Dedicated to investor protection and still fully operational nationwide, the SEC’s Office of Compliance Inspections Examinations (“OCIE”) announced that examinations will continue via online and virtual correspondence, in their most recent updated announcement on March 23, 2020. OCIE staff (“Staff”) recognizes that numerous firms have moved toward remote work to address health concerns regarding the COVID-19 outbreak and understand the importance of minimizing disruption during the remote-working and examination process.
Although remote, Staff is working with registrants to ensure all understand the importance of Staff concern and requests with limited “essential” personnel and remote communication. Examinations are focusing on areas of current investor concern – in particular, Business Continuity Plans and third-party vendor relationships.
Below are four considerations firms should focus on when reviewing their own BCPs or Pandemic Continuity of Operations Plan to ensure their efforts address the resiliency practices of its key third-party vendors, service providers, and business partners (also known as “vendors”). Firms need to also inquire and respond if their vendors are operating during the COVID-19 outbreak. Some key questions for firms to consider among their vendor relationships are:
- What business continuity program activities have your vendors implemented, such as regularly reviewing, testing and updating their BCP?
- What steps or plans do vendors have in place for disaster recovery for their systems, such as identifying the locations where data is backed up and recovery time objectives?
- What does your vendor’s business continuity procedures entail, such as comprehensive continuity strategies and procedures with all their vendors?
- What communication and alert practices are in place and how effective are the internal and external communication plans, communication with their vendors and clients/customers?
Although your firm’s BCP may be comprehensive, ensuring those of your third-party partners and vendors are also important, as this area is of high-interest for OCIE staff and your clients.
Understanding this is a focus area, how would your firm fare? Keep in mind it’s far easier to probe these questions now and execute proper due diligence upon engagement, rather than not having a response in the current market. Jacko Law Group, PC assists firms and individuals drafting comprehensive BCPs and assists firms prepare for SEC Regulatory Examinations. For more information, contact our team of attorneys today.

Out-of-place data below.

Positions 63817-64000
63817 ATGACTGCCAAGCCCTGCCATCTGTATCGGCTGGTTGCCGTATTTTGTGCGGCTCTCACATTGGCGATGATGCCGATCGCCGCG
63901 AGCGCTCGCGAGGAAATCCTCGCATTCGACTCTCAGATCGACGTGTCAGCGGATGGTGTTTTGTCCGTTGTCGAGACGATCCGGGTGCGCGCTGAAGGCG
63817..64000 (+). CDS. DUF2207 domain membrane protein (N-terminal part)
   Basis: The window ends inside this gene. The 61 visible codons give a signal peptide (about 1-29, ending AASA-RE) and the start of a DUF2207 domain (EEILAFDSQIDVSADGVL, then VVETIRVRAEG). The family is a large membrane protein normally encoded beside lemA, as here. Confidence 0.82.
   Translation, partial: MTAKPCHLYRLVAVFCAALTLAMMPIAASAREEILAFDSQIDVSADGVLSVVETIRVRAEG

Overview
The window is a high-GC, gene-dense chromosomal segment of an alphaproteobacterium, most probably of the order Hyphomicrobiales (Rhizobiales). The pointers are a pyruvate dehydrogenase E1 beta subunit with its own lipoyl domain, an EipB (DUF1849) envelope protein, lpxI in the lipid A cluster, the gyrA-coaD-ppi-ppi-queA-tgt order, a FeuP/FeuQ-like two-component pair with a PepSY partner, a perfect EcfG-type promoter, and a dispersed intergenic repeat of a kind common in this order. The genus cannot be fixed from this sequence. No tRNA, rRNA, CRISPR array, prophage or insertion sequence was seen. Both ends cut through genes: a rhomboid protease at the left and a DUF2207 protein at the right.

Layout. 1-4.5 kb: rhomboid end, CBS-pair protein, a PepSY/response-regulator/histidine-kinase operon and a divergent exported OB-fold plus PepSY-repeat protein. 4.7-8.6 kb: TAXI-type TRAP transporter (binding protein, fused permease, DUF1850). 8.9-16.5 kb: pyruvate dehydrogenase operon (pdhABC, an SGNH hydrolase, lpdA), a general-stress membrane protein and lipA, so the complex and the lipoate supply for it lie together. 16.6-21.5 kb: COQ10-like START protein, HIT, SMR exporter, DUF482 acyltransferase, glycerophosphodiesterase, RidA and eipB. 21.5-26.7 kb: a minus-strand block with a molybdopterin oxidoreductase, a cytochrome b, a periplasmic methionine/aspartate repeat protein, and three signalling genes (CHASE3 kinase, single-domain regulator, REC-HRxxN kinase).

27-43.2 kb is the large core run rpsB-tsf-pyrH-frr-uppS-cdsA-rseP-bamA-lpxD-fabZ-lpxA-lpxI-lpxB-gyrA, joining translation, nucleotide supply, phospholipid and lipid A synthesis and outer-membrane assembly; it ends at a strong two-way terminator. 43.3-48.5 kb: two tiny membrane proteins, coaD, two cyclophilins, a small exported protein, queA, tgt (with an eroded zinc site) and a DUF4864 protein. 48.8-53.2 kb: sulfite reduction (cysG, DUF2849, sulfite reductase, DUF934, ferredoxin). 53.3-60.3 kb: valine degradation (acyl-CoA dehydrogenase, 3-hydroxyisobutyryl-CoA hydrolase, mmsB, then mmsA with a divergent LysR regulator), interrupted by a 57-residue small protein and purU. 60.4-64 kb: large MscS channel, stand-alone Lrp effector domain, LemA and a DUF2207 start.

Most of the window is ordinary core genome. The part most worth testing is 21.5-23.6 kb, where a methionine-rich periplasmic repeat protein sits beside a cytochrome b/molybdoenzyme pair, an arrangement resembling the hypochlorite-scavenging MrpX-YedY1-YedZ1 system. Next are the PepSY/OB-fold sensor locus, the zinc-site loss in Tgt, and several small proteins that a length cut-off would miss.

Add a comment
- Top 3 Considerations During the Breakaway & Transition Process
- Succession Planning: Identifying a Successor
- California AG Submits Final CCPA Rules for Approval
- ICO To Return $25 Million to Investors
- SEC Charges Morgan Stanley Smith Barney with Providing Misleading Information to Retail Clients
- FINRA’s Senior Help Line: Celebrating 5 Years of Providing Protection
- How To Start: Are You Evaluating Your Firm’s Whistleblower Policies?
- Three Firms’ Failure to Disclose Conflicts of Interest Lead to Almost $1 Million in Disgorgement, Interest
- OCIE Risk Alert—Examinations Focused on Initial Compliance With Regulation Best Interest
- Lone Star Value Management Firm and Founder Pay to Settle SEC Disclosure Charges
- Securities and Exchange Commission (SEC)
- Investment Advisers
- Aging Clients
- Due Diligence
- Transition Services
- Policies and Procedures
- Broker Protocol
- Virtual Currency
- California Consumer Privacy Act (CCPA)
- Dodd-Frank Act
- Advisers Act
- Securities Law
- Office of Compliance Inspections and Examinations (OCIE)
- Ponzi Scheme
- Form U5
- Private Equity
- Private Funds
- Regulation Best Interest
- Hedge Funds
- Regulatory Examinations
- Personally Identifiable Information (PII)
- Government Shutdown
- Risk Alert
- Social Media Marketing
- Exchange-Traded Funds (ETFs)
- Investment Company Act
- Rule 6c
- Wells Fargo